ðŸŽ‰ Exercism Research is now launched. Help Exercism, help science and have some fun at research.exercism.io ðŸŽ‰

Published at Jun 29 2020
·
0 comments

Instructions

Test suite

Solution

Given a number n, determine what the nth prime is.

By listing the first six prime numbers: 2, 3, 5, 7, 11, and 13, we can see that the 6th prime is 13.

If your language provides methods in the standard library to deal with prime numbers, pretend they don't exist and implement them yourself.

Go through the setup instructions for Kotlin to install the necessary dependencies:

https://exercism.io/tracks/kotlin/installation

Execute the tests with:

```
$ gradlew test
```

Use

`gradlew.bat`

if you're on Windows

In the test suites all tests but the first have been skipped.

Once you get a test passing, you can enable the next one by removing the
`@Ignore`

annotation.

A variation on Problem 7 at Project Euler http://projecteuler.net/problem=7

It's possible to submit an incomplete solution so you can see how others have completed the exercise.

```
import org.junit.Test
import org.junit.Ignore
import org.junit.Rule
import org.junit.rules.ExpectedException
import kotlin.test.assertEquals
class PrimeTest {
@Rule
@JvmField
var expectedException: ExpectedException = ExpectedException.none()
@Test
fun firstPrime() {
assertEquals(2, Prime.nth(1))
}
@Ignore
@Test
fun secondPrime() {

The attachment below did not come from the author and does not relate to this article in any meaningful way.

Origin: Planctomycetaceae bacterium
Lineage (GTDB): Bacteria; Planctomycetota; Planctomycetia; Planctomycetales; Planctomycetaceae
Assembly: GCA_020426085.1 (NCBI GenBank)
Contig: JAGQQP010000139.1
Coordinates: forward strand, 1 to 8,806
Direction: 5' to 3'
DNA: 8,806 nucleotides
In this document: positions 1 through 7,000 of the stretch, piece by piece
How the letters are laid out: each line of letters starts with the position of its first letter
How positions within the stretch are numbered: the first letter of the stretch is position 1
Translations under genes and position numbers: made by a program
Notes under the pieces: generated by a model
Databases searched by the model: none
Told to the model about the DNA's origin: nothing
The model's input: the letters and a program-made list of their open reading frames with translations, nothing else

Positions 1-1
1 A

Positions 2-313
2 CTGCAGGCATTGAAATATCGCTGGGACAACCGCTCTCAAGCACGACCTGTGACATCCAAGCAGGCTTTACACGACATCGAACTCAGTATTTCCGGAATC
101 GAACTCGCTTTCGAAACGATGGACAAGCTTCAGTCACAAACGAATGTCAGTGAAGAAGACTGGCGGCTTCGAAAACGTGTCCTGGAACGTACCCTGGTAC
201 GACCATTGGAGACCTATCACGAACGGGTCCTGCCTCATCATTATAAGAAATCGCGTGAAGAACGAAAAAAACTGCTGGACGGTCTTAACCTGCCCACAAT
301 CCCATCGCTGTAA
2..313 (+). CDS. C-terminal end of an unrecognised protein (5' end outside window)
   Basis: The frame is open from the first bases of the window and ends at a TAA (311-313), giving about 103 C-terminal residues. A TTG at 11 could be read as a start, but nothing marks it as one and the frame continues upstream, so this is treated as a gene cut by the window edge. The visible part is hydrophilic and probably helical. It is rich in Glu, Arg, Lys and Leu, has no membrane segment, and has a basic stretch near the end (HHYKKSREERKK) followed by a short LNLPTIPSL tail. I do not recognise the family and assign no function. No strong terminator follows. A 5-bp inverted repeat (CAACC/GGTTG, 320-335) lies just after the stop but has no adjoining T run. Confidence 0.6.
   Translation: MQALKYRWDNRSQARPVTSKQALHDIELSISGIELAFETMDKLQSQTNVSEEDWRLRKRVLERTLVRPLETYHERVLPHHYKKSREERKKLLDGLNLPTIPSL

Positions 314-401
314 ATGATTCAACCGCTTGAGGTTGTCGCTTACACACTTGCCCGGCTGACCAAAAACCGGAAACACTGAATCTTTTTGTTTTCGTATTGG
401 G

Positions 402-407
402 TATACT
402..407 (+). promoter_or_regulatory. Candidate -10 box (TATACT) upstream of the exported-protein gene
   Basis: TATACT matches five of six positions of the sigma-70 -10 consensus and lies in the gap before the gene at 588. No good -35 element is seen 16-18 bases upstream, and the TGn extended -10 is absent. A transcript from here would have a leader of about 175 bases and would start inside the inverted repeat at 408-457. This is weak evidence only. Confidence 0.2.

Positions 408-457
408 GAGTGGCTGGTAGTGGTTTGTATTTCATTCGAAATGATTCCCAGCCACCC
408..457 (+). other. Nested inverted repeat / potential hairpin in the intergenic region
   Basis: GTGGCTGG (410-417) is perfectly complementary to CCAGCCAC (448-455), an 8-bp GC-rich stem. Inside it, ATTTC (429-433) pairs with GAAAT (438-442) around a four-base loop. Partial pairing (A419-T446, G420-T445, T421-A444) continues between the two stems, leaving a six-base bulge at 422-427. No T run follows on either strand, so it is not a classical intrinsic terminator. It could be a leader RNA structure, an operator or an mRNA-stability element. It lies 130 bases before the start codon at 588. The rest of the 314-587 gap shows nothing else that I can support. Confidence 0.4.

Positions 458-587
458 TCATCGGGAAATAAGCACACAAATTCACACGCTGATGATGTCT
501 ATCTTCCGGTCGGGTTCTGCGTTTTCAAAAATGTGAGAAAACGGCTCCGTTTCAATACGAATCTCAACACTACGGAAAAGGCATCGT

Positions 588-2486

assertEquals(3, Prime.nth(2))
}
@Ignore
@Test
fun sixthPrime() {
assertEquals(13, Prime.nth(6))
}
@Ignore
@Test
fun bigPrime() {
assertEquals(104743, Prime.nth(10001))
}
@Ignore
@Test
fun undefinedPrime() {
expectedException.expect(IllegalArgumentException::class.java)
expectedException.expectMessage("There is no zeroth prime.")
Prime.nth(0)
}
}
```

```
object Prime {
fun nth(n: Int): Int {
if(n<1) throw IllegalArgumentException("There is no zeroth prime.")
val primeNumbers = generateSequence(2) {
var num = it
do{
num++
}while((2 until num).any { intVal -> num % intVal == 0 })
num
}
return primeNumbers.take(n).last()
}
}
```

A huge amount can be learned from reading other peopleâ€™s code. This is why we wanted to give exercism users the option of making their solutions public.

Here are some questions to help you reflect on this solution and learn the most from it.

- What compromises have been made?
- Are there new concepts here that you could read more about to improve your understanding?

Level up your programming skills with 3,450 exercises across 52 languages, and insightful discussion with our volunteer team of welcoming mentors.
Exercism is
**100% free forever**.

## Community comments